Aug. 10 (Bloomberg) -- The collapse in commercial real estate is preventing Federal Reserve Chairman Ben S. Bernanke from declaring the economy and financial markets are healed.
Property values have fallen 35 percent since October 2007, according to Moodys Investors Service. Thats making it tough for owners to refinance almost $165 billion of mortgages for skyscrapers, shopping malls and hotels this year, pressuring companies such as Maguire Properties Inc., the largest office landlord in downtown Los Angeles, to put buildings up for sale.
Demand for commercial space comes from employment and the income generated by that employment, said University of Pennsylvania Professor Joseph Gyourko, director of the Wharton Schools Samuel Zell and Robert Lurie Real Estate Center in Philadelphia. Mounting job losses are a really significant negative fundamental, signaling that conditions are going to be tough for the industry for a while, he said.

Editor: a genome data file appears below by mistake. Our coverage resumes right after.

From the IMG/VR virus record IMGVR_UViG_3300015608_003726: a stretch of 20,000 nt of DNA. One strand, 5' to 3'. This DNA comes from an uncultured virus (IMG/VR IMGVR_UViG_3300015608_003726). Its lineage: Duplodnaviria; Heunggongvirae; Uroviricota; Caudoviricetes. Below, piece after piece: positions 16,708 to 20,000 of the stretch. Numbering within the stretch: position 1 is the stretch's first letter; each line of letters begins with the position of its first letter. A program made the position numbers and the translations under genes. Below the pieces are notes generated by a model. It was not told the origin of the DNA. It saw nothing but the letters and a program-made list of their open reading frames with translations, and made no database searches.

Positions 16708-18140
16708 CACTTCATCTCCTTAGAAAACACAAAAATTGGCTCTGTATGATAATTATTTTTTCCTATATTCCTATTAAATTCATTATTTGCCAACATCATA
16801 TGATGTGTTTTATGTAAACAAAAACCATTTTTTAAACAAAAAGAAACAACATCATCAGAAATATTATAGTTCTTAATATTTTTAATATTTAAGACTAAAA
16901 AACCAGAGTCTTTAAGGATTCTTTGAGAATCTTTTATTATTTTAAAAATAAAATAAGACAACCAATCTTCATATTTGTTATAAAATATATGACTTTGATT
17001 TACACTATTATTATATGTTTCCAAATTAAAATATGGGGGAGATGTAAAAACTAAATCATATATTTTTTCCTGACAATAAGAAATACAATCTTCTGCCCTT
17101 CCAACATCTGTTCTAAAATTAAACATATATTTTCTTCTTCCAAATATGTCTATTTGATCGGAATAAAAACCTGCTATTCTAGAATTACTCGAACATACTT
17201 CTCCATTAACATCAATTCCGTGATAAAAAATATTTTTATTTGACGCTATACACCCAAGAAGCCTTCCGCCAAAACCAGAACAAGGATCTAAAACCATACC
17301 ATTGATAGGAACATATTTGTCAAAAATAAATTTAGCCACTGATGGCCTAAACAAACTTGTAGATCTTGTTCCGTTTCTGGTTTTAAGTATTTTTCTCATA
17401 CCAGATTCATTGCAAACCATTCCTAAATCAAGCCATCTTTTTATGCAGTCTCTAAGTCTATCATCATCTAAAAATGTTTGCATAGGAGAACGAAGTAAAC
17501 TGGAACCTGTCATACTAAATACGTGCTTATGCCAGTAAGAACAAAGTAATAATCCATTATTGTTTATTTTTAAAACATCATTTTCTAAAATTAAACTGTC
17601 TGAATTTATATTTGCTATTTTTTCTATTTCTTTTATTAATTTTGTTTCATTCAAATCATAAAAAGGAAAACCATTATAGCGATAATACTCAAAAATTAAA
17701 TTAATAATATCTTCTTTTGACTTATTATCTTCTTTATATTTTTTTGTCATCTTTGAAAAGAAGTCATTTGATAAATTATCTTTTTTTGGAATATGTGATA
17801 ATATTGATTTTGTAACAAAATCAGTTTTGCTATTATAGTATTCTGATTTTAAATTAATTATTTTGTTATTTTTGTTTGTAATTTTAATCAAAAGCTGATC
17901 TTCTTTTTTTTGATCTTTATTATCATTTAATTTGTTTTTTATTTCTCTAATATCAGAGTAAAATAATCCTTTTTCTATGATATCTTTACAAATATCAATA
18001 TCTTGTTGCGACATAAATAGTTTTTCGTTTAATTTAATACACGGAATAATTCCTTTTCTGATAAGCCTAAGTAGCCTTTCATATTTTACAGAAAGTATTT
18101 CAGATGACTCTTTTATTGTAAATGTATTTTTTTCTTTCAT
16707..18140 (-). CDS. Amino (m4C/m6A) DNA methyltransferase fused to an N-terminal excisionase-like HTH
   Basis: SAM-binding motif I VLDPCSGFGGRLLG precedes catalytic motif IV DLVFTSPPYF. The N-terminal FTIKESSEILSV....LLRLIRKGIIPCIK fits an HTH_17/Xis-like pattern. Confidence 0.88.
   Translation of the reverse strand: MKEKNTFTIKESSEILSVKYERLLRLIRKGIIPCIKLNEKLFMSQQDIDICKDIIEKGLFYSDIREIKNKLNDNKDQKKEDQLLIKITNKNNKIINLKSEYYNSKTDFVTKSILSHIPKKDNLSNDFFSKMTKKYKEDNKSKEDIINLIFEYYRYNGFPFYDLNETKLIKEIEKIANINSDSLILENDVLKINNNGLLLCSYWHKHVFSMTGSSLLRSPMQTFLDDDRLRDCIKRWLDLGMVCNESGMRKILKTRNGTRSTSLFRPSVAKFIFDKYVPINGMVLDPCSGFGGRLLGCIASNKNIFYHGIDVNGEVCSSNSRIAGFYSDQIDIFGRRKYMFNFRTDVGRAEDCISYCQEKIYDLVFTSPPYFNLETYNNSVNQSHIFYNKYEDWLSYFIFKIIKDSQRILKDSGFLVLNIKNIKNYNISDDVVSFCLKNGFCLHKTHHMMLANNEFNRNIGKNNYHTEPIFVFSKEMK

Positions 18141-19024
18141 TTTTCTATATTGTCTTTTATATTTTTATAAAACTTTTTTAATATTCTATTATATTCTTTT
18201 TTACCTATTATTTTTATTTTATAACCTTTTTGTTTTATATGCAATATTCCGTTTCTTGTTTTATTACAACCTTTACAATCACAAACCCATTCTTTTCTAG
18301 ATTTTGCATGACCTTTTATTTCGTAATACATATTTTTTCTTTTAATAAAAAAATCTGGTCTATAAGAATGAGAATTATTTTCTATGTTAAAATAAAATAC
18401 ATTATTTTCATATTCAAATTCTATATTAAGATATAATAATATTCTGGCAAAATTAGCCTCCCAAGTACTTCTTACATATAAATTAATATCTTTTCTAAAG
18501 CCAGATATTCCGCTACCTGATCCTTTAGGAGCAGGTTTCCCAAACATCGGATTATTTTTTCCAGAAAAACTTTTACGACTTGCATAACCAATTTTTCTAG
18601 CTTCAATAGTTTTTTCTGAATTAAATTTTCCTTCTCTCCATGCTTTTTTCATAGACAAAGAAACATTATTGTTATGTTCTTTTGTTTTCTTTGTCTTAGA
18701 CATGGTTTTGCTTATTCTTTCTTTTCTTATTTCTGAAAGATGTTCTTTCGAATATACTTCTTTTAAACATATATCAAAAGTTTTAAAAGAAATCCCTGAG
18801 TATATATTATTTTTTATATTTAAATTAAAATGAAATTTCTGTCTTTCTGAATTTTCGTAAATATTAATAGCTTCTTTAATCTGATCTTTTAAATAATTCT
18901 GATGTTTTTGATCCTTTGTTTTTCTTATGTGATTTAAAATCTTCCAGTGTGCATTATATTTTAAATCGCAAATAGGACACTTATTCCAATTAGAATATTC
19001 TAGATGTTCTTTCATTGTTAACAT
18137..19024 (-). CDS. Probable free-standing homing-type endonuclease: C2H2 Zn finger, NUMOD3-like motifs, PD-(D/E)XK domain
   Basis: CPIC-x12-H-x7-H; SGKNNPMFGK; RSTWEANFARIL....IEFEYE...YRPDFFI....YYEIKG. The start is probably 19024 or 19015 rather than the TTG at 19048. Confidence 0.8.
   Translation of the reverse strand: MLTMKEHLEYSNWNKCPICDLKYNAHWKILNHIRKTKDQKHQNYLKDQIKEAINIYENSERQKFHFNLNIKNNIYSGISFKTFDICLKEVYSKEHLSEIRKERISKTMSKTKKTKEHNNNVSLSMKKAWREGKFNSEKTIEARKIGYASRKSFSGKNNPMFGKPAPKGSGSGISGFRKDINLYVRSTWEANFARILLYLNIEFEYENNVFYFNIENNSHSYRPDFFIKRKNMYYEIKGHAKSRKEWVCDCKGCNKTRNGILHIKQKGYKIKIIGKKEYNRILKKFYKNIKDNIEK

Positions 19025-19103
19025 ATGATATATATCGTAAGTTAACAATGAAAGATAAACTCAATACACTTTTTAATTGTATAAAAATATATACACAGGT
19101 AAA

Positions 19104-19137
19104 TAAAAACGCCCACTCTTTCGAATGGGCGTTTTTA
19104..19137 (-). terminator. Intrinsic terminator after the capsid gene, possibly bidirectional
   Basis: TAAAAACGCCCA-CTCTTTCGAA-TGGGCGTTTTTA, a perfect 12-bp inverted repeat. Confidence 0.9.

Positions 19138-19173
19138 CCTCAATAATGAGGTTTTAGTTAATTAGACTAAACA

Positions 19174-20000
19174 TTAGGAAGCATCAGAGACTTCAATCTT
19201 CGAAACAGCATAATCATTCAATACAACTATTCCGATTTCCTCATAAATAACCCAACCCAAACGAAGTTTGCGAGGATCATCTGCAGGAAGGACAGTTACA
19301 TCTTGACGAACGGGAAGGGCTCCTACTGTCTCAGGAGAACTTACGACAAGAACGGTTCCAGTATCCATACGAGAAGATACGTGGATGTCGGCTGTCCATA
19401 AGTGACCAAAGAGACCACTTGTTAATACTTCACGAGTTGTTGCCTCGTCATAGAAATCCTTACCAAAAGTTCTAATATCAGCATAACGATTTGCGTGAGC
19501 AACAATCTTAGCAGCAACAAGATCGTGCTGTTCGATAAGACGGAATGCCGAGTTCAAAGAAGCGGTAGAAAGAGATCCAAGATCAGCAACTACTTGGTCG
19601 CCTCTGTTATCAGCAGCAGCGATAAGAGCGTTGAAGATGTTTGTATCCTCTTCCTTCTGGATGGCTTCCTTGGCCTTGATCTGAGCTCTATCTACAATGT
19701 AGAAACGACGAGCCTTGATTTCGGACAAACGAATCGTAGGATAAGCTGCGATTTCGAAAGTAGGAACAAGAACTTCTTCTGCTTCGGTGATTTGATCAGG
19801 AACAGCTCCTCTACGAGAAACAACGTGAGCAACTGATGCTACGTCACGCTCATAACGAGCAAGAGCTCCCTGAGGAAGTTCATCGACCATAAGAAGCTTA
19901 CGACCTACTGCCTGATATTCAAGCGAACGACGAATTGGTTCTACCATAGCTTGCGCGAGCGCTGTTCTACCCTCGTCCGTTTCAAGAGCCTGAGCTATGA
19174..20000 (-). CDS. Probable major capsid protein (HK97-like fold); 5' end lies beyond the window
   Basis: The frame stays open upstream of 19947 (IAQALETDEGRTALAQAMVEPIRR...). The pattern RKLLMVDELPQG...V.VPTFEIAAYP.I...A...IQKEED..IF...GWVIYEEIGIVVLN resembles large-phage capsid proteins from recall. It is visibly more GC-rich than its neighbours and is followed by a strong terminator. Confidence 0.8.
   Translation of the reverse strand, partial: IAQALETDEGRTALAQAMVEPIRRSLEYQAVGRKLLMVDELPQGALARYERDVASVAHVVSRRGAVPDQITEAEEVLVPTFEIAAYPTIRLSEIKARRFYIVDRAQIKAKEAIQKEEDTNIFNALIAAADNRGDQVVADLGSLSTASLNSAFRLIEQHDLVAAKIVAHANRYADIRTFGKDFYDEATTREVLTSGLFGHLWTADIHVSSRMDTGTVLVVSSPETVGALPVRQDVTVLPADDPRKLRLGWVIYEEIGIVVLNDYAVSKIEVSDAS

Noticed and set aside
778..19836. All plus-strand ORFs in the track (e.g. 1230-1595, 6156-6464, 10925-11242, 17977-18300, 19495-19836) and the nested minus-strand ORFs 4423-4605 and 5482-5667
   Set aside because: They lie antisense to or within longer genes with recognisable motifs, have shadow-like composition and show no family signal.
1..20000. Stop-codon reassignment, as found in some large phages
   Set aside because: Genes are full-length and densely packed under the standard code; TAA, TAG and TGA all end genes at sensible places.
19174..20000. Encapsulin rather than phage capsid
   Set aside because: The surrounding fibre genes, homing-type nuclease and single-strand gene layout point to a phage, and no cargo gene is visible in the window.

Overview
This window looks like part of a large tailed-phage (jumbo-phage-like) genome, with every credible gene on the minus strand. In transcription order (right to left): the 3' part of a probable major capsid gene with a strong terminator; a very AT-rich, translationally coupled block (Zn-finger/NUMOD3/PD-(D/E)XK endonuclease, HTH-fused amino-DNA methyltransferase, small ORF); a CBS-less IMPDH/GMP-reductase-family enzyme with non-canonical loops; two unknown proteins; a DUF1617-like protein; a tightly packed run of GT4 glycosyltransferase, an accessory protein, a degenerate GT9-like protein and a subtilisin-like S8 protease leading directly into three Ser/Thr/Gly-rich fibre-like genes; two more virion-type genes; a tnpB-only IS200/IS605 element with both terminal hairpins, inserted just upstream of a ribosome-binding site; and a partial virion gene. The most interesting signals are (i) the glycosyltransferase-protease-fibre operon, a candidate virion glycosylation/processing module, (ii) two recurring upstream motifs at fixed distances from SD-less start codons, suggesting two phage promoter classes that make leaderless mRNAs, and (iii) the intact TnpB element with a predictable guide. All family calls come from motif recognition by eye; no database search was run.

That may spill over into mounting losses at some banks. Forty-seven percent of loans at the 7,000-plus smaller U.S. lenders are in commercial real estate, compared with 17 percent for the biggest banks, according to New York-based Goldman Sachs Group Inc.